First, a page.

How It All Began

The land that is now the City of Fairview Park was first surveyed in the late 1700’s by General Moses Cleveland and his party of 49 others, agents for the Connecticut Land Company. They divided the land into ranges. The ranges were then numbered into townships. Township No. 7, Range 14 included the recognizable names of Fairview Park, Rocky River, West Park, Parkview, and most of Lakewood. The township was purchased in 1807 for $26.87.

In 1819, the 18 families who lived in Township No. 7 petitioned to have a name given to the place they lived. On February 24, 1819, their petition was granted and Rockport was born; appropriately named for the high, rocky embankments along the lakefront and along the sides of the Rocky River.

Despite being densely wooded with patches of quicksand and inhabited by a variety of creatures including bears, wolves, rattlesnakes, and the less ferocious deer and turkey, Rockport continued to grow, attracting pioneer families looking for a better life. Some of the early settlers in the area include the Anthonys, Bassetts, Eatons, Jordans, Masticks, Millards, and Spencers.

Rockport were considered “country” by the folks living in Cleveland. In  the early 1900’s, truck-farming was a way of life. More often than not, produce grown and poultry raised in Rockport were taken to the West Side Market for sale. Hence, the name of truck-farming – trucking your harvest to market.

Village of Fairview

Individuality appeared to be a popular movement in 1910. A petition was once again sent to rename this area. Those living in the Fairview/Parkview area wanted to break away from Rockport and form their own community. On April 6, 1910, Goldwood Township was established. Within the year, 75 families petitioned to launch a new village. On September 10, 1910, Fairview Village received its official charter. The advent of Fairview Village divided Goldwood Township. The section along Center Ridge Road was absorbed into Rocky River. The southern section later incorporated as Parkview Village.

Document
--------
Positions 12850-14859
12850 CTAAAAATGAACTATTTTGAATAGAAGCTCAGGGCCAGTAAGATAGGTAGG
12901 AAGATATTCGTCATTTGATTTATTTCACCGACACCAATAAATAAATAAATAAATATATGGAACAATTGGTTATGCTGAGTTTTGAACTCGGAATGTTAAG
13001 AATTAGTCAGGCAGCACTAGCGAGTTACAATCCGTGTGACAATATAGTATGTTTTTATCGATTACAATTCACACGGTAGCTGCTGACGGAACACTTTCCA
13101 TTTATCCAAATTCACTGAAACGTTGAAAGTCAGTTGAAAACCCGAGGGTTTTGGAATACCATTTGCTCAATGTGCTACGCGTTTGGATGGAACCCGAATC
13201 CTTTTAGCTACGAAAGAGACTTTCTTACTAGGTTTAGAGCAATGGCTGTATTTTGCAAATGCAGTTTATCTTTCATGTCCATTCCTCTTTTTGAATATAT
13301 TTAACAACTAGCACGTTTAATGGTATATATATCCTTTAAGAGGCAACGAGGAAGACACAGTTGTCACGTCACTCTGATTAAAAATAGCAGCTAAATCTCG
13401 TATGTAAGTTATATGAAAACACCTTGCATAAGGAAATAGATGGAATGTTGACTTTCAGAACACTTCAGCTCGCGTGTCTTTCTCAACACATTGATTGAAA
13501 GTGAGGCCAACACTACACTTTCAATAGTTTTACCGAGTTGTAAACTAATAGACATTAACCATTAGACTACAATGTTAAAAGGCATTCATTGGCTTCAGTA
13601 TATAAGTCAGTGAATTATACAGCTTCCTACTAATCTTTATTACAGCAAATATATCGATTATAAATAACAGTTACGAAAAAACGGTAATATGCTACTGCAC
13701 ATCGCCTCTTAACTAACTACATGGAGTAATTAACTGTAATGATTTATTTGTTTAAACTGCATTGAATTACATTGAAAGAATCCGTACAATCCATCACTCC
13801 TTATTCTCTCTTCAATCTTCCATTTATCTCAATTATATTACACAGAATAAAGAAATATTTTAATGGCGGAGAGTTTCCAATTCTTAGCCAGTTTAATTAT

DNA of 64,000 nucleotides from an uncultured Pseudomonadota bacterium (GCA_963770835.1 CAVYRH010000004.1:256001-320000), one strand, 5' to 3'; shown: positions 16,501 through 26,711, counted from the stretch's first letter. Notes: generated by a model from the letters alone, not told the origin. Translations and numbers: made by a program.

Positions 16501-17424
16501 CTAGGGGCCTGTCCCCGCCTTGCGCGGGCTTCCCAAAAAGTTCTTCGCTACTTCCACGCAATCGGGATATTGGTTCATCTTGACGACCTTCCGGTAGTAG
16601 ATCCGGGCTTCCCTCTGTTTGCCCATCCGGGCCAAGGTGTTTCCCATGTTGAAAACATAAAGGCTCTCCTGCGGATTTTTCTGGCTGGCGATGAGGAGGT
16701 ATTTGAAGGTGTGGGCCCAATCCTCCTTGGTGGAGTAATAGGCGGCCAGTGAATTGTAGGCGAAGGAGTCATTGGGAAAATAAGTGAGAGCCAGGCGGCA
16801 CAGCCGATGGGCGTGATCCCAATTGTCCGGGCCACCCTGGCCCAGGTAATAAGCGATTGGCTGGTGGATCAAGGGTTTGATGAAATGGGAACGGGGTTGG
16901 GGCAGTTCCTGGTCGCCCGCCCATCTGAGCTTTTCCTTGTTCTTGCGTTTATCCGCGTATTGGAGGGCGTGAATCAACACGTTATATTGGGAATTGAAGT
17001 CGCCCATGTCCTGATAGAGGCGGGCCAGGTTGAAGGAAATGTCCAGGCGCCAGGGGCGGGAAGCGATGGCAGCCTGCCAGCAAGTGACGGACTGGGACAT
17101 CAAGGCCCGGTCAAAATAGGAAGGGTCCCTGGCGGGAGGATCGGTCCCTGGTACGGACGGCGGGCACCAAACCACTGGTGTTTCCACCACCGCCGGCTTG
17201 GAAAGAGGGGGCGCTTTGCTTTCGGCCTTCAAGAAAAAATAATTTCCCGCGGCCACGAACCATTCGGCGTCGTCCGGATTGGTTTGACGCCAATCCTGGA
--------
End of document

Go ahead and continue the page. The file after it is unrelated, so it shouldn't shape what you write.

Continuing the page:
On August 7, 1913, the Fairview Village Council authorized the purchase of a Town Hall site for the sum of $700. On October 2, 1913, the Village purchased $499 worth of lumber and hired laborers to erect a Town Hall. This structure was used until late 1967 when a Municipal Center was constructed on the current site of City Hall.

In 1924, the Village purchased its first fire engine. This equipment was kept in a frame garage to the rear of the Town Hall until a fire station was constructed.

The Path to Fairview Park

In 1948, Fairview Village residents were urged by Mayor Bohlken to write the federal government for a post office. They found out that the village name needed to be changed because a Fairview, Ohio already existed. To comply with postal regulations, voters chose to rename Fairview Village as the Village of Fairview Park, so named for the fair view over the Metroparks. The first post office opened in November, 1949.

The Village of Fairview Park officially became the City of Fairview Park on September 5, 1951.

In the mid-1950s it became evident that home rule, which allowed for greater flexibility, was desirable and in November 1957, the voters elected a commission to frame a charter. The Charter of the City of Fairview Park was adopted effective January 1, 1959. The Charter called for a Mayor-Council form of government, which places responsibility for governmental policy with the City Council and administration on the Mayor.

Parkview Village was annexed by Fairview Park on January 1, 1968 and became the City’s Ward 5.